Mark Bittman is a big proponent of eating fresh, and cooking fast and at home.  He creates recipes designed to use practical ingredients that are not usually too hard to find and that will maximize flavor while cutting down on prep time.  Whenever you’re cooking at home, there’s some prep work, but I feel like Bittman understands that just because you want to eat well doesn’t mean you want to spend your life in the kitchen.  Also, he gives a lot of options for getting more exotic flavors into your meals without having a huge pantry or spending a lot of money.  I think if you were to make everything in Kitchen Matrix it would be a lot of ingredients, but I feel the point is more to find the flavors you like best and use those ones in a lot of different ways than to buy and use every different flavor.

In the Counter kitchen, we are already fairly improvisational.  Our meal planning often includes the words, “What if we…”  Kitchen Matrix is already inspiring us, however.  The Slow Cooker Beans Recipe Generator is a marvel of possibilities; we’ve already devoured a pot.  We’ve been poring over this book to find the next wonderful idea and improvising more in the kitchen since it found its way in the house.  I know it’s going to be a new reference for us whenever we’re trying to find ideas, inspiration, and something to spice up our everyday (without spending all day in the kitchen).  I highly recommend this book to active at home cooks trying to prepare meals 5-7 days weekly, as it will give you lots of food for thought.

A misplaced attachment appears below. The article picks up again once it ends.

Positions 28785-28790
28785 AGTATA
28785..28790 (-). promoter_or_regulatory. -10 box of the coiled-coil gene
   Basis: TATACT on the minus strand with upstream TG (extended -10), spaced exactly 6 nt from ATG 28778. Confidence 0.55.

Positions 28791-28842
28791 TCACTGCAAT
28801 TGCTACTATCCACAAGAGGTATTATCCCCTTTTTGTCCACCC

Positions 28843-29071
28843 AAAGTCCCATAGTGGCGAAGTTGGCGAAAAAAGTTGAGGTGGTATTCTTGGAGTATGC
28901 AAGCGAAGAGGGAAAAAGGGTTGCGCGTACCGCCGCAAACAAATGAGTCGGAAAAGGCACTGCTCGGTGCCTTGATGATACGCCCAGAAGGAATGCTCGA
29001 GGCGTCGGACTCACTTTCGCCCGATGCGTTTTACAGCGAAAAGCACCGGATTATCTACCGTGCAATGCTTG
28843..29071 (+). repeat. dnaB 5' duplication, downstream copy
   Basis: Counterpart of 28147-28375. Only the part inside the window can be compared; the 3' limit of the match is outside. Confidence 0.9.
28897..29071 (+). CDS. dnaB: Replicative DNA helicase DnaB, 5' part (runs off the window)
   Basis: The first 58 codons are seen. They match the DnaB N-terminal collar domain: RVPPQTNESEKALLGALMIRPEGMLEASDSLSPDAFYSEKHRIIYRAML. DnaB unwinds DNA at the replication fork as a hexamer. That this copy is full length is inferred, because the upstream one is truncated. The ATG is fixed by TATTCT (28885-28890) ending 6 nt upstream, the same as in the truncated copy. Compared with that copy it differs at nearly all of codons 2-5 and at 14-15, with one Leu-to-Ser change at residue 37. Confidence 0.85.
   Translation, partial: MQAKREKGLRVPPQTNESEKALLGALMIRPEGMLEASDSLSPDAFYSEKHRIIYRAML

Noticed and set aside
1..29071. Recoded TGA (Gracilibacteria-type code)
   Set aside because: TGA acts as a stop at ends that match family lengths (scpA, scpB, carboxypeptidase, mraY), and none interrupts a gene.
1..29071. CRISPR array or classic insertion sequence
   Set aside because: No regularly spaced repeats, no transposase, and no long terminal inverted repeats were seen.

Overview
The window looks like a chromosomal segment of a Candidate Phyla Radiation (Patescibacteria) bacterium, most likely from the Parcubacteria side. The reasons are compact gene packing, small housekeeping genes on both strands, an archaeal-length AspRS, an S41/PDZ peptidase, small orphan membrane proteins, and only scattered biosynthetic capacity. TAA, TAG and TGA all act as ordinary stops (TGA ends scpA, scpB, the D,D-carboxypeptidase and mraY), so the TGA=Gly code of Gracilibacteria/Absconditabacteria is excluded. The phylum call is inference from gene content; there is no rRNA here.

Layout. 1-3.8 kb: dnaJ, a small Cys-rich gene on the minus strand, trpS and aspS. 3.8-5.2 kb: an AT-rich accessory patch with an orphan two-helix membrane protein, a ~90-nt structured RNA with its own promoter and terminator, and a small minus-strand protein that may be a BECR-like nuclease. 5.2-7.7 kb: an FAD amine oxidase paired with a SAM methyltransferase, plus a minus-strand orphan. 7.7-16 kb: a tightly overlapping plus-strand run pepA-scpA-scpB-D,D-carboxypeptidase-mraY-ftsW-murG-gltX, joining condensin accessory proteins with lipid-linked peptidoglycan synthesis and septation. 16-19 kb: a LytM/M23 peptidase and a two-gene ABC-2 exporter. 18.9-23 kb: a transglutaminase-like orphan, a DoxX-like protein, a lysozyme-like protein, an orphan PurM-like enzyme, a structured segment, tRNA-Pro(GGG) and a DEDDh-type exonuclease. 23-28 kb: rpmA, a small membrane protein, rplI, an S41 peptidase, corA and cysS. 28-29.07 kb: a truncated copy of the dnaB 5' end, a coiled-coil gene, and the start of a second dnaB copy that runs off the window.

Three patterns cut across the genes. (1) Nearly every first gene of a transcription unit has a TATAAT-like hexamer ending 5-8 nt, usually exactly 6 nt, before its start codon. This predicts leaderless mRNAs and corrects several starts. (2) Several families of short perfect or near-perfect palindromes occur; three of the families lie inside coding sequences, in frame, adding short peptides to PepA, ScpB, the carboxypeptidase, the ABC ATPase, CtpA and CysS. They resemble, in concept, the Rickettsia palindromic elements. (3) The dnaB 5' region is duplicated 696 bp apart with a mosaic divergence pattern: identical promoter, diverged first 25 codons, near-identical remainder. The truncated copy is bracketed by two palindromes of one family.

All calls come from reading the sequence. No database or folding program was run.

In Defense of Food Ruts

It’s Meal Planning Day in the Counter kitchen, and we hem and haw about what to eat over the next week. Do we try a new recipe? Use up frozen leftovers? Cook old standbys?